Let's see how to set up a simple lighting in your scene by opening the Light palette. Here, you can see that one light is currently in the scene, and its basic parameters can be found under it (Color, Intensity, Ambient and Distance).

To add another light, you simply click on grayed light bulb. You can, then, modify the parameters of each light by selecting them. Click again on the selected light bulb to turn it off. Move the position of the light my sliding the red dot on the sphere in the preview window. To position the light behind the model, double-click on the red spot on the preview sphere of the Light menu.

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Adding lights and their basic parameters

Step 7: Light properties, Type and Shadow

In the properties palette, you will find the buttons to enable the shadow casting of the selected light, as well as enabling the sub surface scattering effect (you need to activate it also in the Render Properties).

By clicking on the Intensity curve button, you will have access to the intensity curve and its parameters to modify the light the way you want. The Type and Shadow palettes are pretty self explanatory, the thing to remember is that these parameters apply only to the selected lights.

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Light properties,type and shadow

Step 8: LightCaps basic parameters

Now, let's have a look at another way to create a lighting setup, especially when using MatCaps. First, turn off all the standard lights, then go to the LightCaps palette and create a new light by clicking the New Light button.

Change the position of the light by moving the red dot in the preview window. Modify its setting found below and create other lights by simply pressing the New Light button again. Switch between the lights you have created with the Light Index slider. You can switch to the Specular level to manipulate the lights that affect the specular of your material.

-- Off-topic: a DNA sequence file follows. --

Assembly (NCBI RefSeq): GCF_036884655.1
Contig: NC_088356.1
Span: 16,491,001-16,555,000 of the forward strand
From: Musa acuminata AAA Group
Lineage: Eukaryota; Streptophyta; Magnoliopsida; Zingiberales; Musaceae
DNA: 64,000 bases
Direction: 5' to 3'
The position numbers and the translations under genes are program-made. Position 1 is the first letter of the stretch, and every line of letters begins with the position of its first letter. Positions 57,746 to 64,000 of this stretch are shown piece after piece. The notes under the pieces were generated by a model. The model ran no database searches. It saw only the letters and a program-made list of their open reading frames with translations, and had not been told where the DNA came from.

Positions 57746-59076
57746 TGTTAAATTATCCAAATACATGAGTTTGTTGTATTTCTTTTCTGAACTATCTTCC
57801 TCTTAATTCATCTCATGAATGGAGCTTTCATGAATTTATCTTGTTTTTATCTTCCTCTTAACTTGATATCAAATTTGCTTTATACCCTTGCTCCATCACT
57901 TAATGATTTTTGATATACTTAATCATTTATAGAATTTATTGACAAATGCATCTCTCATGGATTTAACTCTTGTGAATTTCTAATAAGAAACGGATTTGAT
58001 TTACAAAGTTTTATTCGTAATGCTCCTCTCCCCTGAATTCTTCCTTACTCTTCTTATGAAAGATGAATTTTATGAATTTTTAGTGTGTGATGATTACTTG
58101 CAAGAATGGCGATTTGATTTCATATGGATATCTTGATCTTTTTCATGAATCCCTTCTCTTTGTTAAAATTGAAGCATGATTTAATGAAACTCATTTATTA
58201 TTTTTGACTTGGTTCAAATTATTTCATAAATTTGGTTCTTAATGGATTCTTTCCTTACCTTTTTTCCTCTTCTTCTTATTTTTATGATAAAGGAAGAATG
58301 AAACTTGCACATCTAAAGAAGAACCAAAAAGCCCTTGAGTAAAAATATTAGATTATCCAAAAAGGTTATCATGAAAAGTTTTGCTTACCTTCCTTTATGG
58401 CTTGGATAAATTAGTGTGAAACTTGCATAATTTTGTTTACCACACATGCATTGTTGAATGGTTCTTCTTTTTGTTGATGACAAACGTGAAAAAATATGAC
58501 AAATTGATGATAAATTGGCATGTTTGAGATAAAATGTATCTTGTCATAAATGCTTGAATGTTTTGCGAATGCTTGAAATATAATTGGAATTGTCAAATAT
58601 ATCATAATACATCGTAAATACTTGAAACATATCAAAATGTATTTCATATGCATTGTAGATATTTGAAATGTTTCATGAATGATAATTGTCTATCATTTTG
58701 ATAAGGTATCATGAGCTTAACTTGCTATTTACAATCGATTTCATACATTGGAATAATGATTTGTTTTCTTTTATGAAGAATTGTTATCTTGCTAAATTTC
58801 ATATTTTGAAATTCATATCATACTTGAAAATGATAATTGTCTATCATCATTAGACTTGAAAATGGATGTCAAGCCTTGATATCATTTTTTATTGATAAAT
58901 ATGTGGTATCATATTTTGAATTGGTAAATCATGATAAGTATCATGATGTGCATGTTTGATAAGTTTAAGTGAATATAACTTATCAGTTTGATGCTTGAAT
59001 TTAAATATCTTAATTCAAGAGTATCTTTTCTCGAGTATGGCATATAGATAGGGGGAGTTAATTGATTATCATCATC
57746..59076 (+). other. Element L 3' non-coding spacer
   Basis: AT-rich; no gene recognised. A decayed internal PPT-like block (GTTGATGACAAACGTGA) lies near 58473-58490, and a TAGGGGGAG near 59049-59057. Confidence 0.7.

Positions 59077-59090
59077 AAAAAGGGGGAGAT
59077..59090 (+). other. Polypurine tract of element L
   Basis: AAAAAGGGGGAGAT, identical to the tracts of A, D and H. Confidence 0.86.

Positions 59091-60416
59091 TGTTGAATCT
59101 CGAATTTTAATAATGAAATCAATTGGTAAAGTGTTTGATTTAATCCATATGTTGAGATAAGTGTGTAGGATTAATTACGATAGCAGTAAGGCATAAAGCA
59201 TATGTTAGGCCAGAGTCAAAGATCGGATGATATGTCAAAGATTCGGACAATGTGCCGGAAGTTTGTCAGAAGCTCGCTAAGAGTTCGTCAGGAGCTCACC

The diffuse channel is linked to the Channel A of your material and the Specular to the Channel B. If your material has only one channel, Diffuse and Specular will be both baked in the Channel A. If you want to use the Diffuse and Specular channel independently, make sure to choose a Material with both channels like the MatCap Red Wax. You can see in the Modifier menu of the material the two spheres representing the channel A and B of the material.

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Create new lights and change their basic parameters

Step 9: Creating LightCaps from an Image

Another way to create a LightCaps is to load an image in the Background palette, change its settings if needed, and press the LightCaps button. Now, go down to the LightCaps palette and you will see all the lights created following the image you had loaded.

From there, you can still select and fine tune each light to have the result you are looking for. The LightCap Adjustment palette lets you modify some parameters of all the lights at once. In the next chapter, we will see how to render this character.

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Import an image in the background and create a LightCap from this image

Related links

Check out Gregory's portfolio
Head over to the Voodoo Workshop for more blogs, videos and news
The Moebius Tribute tutorial
The Burai Fighter Tribute tutorial
The Rhino tutorial
Know the Basics: ZBrush - part one: Modeling
Know the Basics: ZBrush - part two: Texturing
Know the Basics: ZBrush - part three: Posing
Know the Basics: ZBrush - part four: FiberMesh and UVs
Know the Basics: ZBrush - part five: KeyShot lighting and materials